Water infrastructure: To deregulate or innovate?

Regulatory reform proponents say rebuilding the nation’s water and power infrastructure could start with dismantling the National Environmental Policy Act (NEPA).
In a Subcommittee on Water, Power and Oceans oversight hearing, members of congress discussed ways to improve hydropower and drinking water where NEPA came under fire for unnecessarily impeding development.
“Environmental reviews and the federal permitting process for infrastructure projects are at the center of the regulatory problem,” Bakst said.
“Unnecessary federal red tape does not protect species, eliminate water pollution, or provide cleaner air.
“It is encouraging that we now have an Administration [that] understands that federal permitting reform must be the first thing we address if we want to get serious about addressing our nation’s infrastructure needs,” Subcommittee Chairman Doug Lamborn, R-Colo., said.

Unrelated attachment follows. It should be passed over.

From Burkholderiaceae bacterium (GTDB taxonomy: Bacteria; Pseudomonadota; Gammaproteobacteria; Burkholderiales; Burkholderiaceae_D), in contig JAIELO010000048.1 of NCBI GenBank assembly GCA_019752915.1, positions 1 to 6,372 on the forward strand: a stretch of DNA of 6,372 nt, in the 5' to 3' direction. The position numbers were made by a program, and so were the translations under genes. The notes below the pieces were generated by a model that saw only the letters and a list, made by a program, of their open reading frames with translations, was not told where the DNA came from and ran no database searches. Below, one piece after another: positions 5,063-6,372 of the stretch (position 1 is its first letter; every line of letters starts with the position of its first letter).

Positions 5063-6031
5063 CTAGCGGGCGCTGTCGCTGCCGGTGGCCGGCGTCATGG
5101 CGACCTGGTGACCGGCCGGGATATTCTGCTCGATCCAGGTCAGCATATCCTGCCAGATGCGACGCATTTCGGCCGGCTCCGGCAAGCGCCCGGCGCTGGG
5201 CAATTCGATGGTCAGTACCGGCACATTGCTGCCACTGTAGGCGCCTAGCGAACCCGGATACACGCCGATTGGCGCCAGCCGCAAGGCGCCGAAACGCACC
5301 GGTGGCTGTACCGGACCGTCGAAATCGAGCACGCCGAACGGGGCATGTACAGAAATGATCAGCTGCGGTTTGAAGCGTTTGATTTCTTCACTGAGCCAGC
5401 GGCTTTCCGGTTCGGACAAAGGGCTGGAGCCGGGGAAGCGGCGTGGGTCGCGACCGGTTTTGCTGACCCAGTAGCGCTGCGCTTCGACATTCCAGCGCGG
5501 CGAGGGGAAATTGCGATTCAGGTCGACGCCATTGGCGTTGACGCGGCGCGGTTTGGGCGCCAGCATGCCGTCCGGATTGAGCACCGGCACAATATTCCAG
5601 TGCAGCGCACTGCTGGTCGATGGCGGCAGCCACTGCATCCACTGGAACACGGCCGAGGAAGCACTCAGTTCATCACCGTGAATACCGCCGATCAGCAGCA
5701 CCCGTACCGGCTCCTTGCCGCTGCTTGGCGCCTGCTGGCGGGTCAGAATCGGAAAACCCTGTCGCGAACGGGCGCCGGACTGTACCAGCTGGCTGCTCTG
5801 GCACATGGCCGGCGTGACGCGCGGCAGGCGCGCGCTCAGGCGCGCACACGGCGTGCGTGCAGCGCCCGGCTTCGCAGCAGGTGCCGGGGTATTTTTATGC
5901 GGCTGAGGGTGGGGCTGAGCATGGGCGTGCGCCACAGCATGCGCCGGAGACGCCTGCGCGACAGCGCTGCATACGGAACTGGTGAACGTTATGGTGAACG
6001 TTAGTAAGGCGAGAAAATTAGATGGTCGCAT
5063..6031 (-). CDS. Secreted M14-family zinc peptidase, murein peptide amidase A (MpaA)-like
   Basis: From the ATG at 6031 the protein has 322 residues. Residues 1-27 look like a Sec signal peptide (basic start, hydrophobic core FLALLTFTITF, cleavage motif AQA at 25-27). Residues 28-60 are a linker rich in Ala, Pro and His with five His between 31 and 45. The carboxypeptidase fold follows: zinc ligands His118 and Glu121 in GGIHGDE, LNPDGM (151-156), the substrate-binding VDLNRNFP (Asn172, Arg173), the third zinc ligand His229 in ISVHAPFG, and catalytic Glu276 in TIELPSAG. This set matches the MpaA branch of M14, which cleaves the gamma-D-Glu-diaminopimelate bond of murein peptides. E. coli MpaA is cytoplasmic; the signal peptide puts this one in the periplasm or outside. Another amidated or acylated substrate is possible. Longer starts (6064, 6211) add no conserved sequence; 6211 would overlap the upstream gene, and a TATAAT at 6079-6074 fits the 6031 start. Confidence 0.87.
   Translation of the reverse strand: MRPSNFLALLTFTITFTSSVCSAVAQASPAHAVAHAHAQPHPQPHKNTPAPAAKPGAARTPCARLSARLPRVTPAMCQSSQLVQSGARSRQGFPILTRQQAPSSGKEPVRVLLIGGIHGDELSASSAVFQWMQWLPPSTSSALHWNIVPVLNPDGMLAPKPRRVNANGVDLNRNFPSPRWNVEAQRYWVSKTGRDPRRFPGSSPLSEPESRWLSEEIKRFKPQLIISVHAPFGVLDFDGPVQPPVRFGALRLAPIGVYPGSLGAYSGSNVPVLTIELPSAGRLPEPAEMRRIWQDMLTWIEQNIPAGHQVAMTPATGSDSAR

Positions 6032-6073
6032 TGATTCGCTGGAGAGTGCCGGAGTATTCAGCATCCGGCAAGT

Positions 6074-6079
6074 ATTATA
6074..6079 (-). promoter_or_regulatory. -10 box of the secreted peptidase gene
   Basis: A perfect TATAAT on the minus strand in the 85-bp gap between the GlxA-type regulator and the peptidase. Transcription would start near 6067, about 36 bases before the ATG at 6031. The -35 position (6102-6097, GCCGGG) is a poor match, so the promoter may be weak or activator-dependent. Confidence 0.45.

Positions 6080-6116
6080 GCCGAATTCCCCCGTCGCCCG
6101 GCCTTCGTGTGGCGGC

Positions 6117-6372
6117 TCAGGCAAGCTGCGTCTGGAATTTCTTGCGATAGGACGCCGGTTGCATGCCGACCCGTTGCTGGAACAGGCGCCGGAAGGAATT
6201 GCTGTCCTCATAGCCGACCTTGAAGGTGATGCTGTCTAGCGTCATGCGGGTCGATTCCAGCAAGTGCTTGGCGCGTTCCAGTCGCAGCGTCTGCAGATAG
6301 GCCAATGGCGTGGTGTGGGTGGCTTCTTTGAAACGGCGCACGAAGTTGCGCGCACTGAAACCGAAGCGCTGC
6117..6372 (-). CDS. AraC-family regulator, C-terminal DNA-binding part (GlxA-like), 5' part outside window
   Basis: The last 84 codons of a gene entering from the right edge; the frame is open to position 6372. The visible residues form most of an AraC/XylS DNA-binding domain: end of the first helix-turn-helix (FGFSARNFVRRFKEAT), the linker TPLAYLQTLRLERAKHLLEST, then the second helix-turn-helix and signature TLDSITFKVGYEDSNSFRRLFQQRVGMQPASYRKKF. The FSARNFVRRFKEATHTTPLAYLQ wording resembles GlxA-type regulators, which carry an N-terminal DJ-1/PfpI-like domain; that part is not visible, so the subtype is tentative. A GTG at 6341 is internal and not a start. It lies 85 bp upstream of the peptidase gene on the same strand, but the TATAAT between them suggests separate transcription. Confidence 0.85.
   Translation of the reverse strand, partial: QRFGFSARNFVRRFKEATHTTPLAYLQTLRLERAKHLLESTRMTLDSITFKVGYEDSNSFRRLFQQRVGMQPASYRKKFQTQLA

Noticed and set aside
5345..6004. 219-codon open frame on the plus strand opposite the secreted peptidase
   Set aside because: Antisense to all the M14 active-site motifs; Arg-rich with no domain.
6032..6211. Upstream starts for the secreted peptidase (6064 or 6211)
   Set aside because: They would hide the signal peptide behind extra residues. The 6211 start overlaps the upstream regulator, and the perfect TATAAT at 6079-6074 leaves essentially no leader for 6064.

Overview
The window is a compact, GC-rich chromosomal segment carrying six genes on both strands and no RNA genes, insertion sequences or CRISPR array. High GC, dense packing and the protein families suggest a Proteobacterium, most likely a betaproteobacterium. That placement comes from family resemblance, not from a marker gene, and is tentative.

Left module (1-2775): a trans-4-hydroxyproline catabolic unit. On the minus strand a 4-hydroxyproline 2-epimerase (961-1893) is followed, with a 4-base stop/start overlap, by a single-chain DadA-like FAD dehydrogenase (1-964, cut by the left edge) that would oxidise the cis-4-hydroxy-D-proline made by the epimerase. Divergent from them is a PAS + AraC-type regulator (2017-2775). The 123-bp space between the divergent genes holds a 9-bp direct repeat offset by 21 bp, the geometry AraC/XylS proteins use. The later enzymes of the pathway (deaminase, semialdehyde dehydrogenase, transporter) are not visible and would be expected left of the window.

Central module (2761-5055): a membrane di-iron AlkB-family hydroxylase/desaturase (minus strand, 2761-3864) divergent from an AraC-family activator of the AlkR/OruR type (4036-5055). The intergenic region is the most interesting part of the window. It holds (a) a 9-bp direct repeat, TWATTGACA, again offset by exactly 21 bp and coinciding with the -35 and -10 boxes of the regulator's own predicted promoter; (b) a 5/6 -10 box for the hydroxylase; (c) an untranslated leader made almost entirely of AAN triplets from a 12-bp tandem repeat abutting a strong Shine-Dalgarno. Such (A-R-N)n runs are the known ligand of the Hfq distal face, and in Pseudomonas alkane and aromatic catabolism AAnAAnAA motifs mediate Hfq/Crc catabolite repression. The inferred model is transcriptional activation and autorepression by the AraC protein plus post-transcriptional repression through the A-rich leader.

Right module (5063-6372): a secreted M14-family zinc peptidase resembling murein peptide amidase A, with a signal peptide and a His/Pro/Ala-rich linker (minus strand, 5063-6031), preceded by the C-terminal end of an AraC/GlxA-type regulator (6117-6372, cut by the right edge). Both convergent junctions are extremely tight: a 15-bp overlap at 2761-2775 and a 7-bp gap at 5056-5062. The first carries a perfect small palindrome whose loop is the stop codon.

“And yet, some of my colleagues across the aisle continue to bring these projects forward again and again, keeping the myth alive for zombie dam projects that have been kicked around for years.
It’s probably not the most productive way to move forward on water infrastructure.” Suggesting the time has come to turn away from hydropower development and focus on drinking water viability, Huffman advocated for investing in “21st century technologies” that would withstand climate change and drought.
Jonathan Nelson, policy director for the Community Water Center in Visalia, California, also stressed the need for water systems modernization that would facilitate access to safe clean and affordable drinking water for a growing population.
“Many of the communities we work with have lacked safe drinking water for years.
California drinking water needs alone are estimated over $5.2 billion over the next 20 years,” Nelson said.

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